Agricultural technology refers to technology for the production of machines used on a farm to help with farming.
Agricultural machines have been designed for practically every stage of the agricultural process. They include machines for tilling the soil, planting seeds, irrigating the land, cultivating crops, protecting them from pests and weeds, harvesting, threshing grain, livestock feeding, and sorting and packaging the products.
The first people to turn from the hunting and gathering lifestyle to farming probably relied on their bare hands, perhaps aided by sticks and stones. Once tools such as knives, scythes, and plows were developed, they dominated agriculture for thousands of years. During this time, most people worked in agriculture, because each family could barely raise enough food for themselves with the limited technology of the day.
With the coming of the Industrial Revolution and the development of more complicated machines, farming methods took a great leap forward. Instead of harvesting grain by hand with a sharp blade, wheeled machines cut a continuous swath. Instead of threshing the grain by beating it with sticks, threshing machines separated the seeds from the heads and stalks.
These machines required a lot of power, which was originally supplied by horses or other domesticated animals. With the invention of steam power came the steam-powered tractor, a multipurpose, mobile energy source that was the ground-crawling cousin of the steam locomotive. Agricultural steam engines took over the heavy pulling work of horses. They were also equipped with a pulley that could power stationary machines via the use of a long belt. The steam-powered behemoths could provide a tremendous amount of power, because of both their size and their low gear ratios.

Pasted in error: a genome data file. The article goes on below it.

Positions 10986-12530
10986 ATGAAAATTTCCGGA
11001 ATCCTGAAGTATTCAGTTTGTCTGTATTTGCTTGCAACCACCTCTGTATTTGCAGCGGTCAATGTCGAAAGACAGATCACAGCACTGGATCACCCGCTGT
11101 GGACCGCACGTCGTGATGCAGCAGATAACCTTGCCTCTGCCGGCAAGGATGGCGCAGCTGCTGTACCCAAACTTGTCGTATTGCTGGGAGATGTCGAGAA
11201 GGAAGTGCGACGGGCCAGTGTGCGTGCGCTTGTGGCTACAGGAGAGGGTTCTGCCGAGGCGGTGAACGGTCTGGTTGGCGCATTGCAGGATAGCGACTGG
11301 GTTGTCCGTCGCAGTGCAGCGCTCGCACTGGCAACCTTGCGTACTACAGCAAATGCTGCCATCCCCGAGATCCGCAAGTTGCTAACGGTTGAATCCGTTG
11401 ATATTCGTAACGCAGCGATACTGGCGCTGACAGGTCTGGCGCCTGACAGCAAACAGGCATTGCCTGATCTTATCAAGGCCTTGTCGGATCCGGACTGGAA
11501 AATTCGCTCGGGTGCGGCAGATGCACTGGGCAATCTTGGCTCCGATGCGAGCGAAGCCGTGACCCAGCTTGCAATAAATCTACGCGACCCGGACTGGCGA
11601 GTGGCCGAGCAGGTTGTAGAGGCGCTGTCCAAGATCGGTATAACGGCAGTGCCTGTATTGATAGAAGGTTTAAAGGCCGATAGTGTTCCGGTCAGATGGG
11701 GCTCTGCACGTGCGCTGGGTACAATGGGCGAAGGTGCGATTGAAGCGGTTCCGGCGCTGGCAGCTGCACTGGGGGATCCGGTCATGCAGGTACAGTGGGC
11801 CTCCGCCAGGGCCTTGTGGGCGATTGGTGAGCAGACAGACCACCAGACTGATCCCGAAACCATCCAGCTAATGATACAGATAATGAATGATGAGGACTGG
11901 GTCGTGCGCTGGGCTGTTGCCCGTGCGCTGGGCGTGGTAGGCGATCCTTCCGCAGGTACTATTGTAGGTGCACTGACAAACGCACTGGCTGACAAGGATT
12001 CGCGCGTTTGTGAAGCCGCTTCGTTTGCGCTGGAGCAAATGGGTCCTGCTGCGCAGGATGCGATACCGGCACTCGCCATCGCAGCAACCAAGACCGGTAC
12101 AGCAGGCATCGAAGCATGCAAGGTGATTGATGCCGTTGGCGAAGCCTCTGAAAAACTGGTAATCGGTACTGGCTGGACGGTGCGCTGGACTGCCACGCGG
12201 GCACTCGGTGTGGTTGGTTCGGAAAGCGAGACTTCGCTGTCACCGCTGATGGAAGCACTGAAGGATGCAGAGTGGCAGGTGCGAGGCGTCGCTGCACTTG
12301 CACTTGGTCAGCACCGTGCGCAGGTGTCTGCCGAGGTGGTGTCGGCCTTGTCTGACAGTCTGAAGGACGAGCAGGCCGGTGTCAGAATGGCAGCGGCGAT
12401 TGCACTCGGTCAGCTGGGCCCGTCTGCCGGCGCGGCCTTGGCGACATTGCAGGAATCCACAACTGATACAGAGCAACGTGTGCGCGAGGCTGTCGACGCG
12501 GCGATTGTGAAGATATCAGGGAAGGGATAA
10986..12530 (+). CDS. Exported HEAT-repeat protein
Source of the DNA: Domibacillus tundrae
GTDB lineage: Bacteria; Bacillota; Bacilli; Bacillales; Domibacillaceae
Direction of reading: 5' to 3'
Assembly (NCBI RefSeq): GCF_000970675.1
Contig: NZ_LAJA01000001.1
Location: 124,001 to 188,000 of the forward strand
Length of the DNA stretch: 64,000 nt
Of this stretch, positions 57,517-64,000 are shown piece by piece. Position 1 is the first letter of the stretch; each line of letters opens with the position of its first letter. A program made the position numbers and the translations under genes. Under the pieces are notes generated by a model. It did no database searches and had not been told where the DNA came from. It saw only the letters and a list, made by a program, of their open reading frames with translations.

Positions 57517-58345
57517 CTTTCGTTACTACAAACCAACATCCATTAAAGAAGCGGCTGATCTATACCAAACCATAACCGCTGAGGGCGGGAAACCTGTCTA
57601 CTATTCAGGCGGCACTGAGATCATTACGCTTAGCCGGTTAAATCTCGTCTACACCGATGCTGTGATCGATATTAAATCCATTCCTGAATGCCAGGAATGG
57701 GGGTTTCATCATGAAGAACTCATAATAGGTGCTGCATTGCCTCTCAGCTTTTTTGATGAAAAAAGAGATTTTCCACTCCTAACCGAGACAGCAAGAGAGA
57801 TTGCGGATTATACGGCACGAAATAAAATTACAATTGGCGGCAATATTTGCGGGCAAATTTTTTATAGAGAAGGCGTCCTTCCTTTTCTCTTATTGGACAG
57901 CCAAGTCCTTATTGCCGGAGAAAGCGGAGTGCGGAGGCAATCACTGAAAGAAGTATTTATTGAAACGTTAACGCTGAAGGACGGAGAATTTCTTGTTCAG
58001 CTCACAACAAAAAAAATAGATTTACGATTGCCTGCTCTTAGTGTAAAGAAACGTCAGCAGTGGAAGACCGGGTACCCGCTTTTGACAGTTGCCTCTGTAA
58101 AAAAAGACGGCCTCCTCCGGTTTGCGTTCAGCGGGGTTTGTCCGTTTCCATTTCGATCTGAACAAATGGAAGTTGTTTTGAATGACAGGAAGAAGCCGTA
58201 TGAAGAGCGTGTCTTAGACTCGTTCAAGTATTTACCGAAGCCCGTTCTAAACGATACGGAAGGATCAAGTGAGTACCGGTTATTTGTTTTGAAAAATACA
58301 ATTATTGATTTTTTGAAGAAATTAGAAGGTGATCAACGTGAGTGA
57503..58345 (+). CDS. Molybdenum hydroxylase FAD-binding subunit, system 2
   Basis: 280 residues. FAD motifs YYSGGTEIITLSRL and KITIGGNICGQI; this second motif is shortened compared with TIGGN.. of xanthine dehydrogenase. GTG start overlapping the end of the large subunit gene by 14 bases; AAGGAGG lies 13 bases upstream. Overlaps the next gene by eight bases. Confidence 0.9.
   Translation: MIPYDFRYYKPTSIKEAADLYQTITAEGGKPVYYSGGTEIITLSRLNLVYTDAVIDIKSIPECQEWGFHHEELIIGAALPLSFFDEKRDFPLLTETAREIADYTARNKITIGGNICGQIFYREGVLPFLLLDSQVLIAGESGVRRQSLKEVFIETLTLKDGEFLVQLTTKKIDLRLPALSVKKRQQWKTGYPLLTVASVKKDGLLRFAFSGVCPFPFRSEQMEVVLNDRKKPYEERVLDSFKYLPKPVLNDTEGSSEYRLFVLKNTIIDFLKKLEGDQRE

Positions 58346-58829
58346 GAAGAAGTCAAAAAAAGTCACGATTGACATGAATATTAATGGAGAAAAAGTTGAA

The next generation of tractors was powered by gasoline (and later) diesel engines. These engines also contributed to the development of the self-propelled, combined harvester and thresher—or combine, for short. Instead of cutting the grain stalks and transporting them to a stationary threshing machine, these combines could cut, thresh, and separate the grain while moving continuously through the field.
Types of machinery
Combines might have taken the harvesting job away from tractors, but tractors still do the majority of work on a modern farm. They are used to pull implements that till the ground, plant seed, or perform a number of other tasks.
Tillage implements prepare the soil for planting by loosening the soil and killing weeds or competing plants. The best-known is the plow, the ancient implement that was upgraded in 1838 by a man named John Deere. Plows are actually used less frequently in the United States today, with offset disks used instead to turn over the soil and chisels used to gain the depth needed to retain moisture.
The most common type of seeder, called a planter, spaces seeds out equally in long rows that are usually two to three feet apart. Some crops are planted by drills, which put out much more seed in rows less than a foot apart, blanketing the field with crops. Transplanters fully or partially automate the task of transplanting seedlings to the field. With the widespread use of plastic mulch, plastic mulch layers, transplanters, and seeders lay down long rows of plastic and plant through them automatically.